The Agreement immunized from patent litigation MLL's sale of generic atazanavir only in the specified "Territory, " which was defined to include India and 44 countries in sub-Saharan Africa. See Agreement § 1.10 & App'x C. Accordingly, under the Agreement, BMS retained its existing rights to sue MLL for patent infringement if MLL sold atazanavir outside the Territory in countries where BMS has patents or pending patent applications. Id . § 3.1(a). The Agreement also provided in its § 3.1(d)-the provision at issue here-that MLL "shall not sell, distribute, or otherwise transfer Products manufactured hereunder to any third parties it reasonably believes may export the Products outside the Territory where Patents exist."

The issue in this case involves sales of atazanavir in Venezuela, which falls outside the Territory as defined in the Agreement. See Agreement App'x C; SAC ¶¶ 4, 31. In November 2011, MLL asked BMS to consent to MLL's selling generic atazanavir there. SAC ¶¶ 6, 33. BMS did not consent because, at the time of MLL's request, it had supplied Reyataz, its brand-name atazanavir, to Venezuela for several years; it anticipated selling Reyataz to Venezuela in 2012; and it had two patent applications related to atazanavir pending in Venezuela. Id. ¶¶ 6, 31, 34; Agreement App'x A. Twice more in early 2012, MLL sought a "special waiver" to engage in such sales; BMS again declined to consent. SAC ¶¶ 7-9.

Nevertheless, in February 2012, BMS alleges, MLL sold a significant amount (an estimated six-month supply for Venezuela) of atazanavir to the Pan American Health Organization ("PAHO"), knowing that PAHO would then distribute this atazanavir in Venezuela. Id. ¶¶ 10-11, 36. The atazanavir was later shipped to the Venezuelan Ministry of Health and distribute throughout Venezuela. Id. ¶¶ 11-12, 36-37.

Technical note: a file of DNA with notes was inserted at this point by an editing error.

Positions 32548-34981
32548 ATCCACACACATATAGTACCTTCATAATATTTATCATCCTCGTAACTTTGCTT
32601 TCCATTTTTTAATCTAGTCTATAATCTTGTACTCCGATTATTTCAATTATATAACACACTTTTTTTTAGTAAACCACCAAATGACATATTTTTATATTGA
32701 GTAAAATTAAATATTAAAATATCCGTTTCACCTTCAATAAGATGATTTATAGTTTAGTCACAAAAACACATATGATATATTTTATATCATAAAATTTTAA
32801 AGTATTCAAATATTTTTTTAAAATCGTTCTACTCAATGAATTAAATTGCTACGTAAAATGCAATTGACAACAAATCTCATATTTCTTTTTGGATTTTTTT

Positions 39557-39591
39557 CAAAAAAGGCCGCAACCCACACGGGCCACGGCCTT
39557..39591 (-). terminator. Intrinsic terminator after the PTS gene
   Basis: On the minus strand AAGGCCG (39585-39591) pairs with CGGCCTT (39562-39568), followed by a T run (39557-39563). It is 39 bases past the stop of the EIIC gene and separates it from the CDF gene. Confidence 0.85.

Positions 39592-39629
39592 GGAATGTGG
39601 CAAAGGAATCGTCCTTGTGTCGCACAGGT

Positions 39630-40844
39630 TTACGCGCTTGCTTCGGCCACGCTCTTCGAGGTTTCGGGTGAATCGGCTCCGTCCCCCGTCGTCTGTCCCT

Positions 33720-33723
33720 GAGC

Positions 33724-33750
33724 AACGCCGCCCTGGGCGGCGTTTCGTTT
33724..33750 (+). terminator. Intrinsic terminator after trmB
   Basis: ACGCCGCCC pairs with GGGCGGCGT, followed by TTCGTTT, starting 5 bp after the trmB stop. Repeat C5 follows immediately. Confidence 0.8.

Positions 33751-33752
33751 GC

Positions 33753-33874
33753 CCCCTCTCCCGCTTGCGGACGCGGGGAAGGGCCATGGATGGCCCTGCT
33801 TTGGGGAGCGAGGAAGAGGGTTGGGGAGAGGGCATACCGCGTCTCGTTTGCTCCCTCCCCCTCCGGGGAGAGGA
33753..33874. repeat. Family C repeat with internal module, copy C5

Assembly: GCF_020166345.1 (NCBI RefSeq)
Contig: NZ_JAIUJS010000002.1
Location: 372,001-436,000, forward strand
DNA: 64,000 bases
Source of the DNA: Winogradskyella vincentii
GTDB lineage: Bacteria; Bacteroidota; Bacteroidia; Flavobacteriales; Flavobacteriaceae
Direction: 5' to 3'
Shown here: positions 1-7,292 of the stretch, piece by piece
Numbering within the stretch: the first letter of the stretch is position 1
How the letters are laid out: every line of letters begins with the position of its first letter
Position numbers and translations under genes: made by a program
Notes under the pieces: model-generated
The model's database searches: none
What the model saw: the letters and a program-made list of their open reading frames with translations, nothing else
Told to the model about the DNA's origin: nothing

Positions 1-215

On March 1, 2012, after BMS learned about MLL's sale to PAHO, BMS contacted the general counsel of Mylan, MLL's "ultimate parent, requesting that Mylan take immediate steps to retrieve the atazanavir that was shipped to Venezuela." Id. ¶ 13. Although the general counsel responded that Mylan would attempt to prevent the distribution of the atazanavir, MLL "took no further steps to claw back the generic atazanavir" that it had sold to PAHO. Id. ¶ 14. To the contrary, BMS alleges, in 2014, MLL sold another 50, 000 units of atazanavir, estimated as a five-month supply for Venezuela, to PAHO and shipped the units to the Venezuelan Ministry of Health. Id. ¶¶ 15, 42-43. As of November 25, 2014, BMS believed that MLL was continuing to sell atazanavir to PAHO for distribution in Venezuela. Id. ¶ 17.

B. The Court's August 12, 2013 Opinion

On July 30, 2012, BMS filed an original Complaint, Dkt. 1, and on April 16, 2013, a First Amended Complaint, Dkt. 17 ("FAC"). The FAC brought a single claim, for breach of contract.

The FAC's theory of liability was that any sales by MLL that resulted in the distribution of atazanavir in Venezuela would themselves breach the Agreement. The FAC alleged that MLL "sold a significant amount of atazanavir to [PAHO] and shipped said atazanavir to the Venezuelan Ministry of Health." FAC ¶ 9. This breached the Agreement, according to the FAC, because the Agreement "expressly prohibit[ed] [MLL] from selling or distributing atazanavir, either directly or indirectly, into countries where BMS maintains a patent or, as here, where it has a patent pending." Id. ¶ 13. Thus, MLL's sale violated § 3.1(d) of the Agreement because MLL "knew ...